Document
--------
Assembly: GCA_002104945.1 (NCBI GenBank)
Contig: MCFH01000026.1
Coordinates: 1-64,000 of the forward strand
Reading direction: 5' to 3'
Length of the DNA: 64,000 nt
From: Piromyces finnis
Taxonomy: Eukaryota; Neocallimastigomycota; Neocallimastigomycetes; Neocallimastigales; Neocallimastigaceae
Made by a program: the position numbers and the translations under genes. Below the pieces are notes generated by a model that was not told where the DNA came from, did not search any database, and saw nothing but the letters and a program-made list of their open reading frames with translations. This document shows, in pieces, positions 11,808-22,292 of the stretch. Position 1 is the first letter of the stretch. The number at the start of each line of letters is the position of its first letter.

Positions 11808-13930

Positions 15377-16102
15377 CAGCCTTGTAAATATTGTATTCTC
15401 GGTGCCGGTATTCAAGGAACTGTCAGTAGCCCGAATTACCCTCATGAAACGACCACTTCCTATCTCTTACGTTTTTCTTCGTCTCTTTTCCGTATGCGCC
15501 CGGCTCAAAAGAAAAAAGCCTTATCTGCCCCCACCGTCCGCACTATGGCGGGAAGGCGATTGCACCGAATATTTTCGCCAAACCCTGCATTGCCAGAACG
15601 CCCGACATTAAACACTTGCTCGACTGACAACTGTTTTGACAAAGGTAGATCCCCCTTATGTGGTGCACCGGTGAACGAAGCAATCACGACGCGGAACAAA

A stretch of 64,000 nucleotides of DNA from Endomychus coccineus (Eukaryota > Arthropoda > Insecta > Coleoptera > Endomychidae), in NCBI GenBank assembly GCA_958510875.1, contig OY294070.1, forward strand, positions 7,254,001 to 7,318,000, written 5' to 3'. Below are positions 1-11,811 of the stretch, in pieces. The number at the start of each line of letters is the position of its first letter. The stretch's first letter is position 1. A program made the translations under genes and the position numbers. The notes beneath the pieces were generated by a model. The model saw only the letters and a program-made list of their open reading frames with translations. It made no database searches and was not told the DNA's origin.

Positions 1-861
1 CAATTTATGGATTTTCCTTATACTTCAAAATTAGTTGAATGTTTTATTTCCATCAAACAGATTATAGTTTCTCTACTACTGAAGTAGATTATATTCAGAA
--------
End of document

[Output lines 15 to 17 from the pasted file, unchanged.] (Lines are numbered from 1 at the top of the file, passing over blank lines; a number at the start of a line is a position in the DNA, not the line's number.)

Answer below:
A stretch of 64,000 nucleotides of DNA from Endomychus coccineus (Eukaryota > Arthropoda > Insecta > Coleoptera > Endomychidae), in NCBI GenBank assembly GCA_958510875.1, contig OY294070.1, forward strand, positions 7,254,001 to 7,318,000, written 5' to 3'. Below are positions 1-11,811 of the stretch, in pieces. The number at the start of each line of letters is the position of its first letter. The stretch's first letter is position 1. A program made the translations under genes and the position numbers. The notes beneath the pieces were generated by a model. The model saw only the letters and a program-made list of their open reading frames with translations. It made no database searches and was not told the DNA's origin.

Positions 1-861
1 CAATTTATGGATTTTCCTTATACTTCAAAATTAGTTGAATGTTTTATTTCCATCAAACAGATTATAGTTTCTCTACTACTGAAGTAGATTATATTCAGAA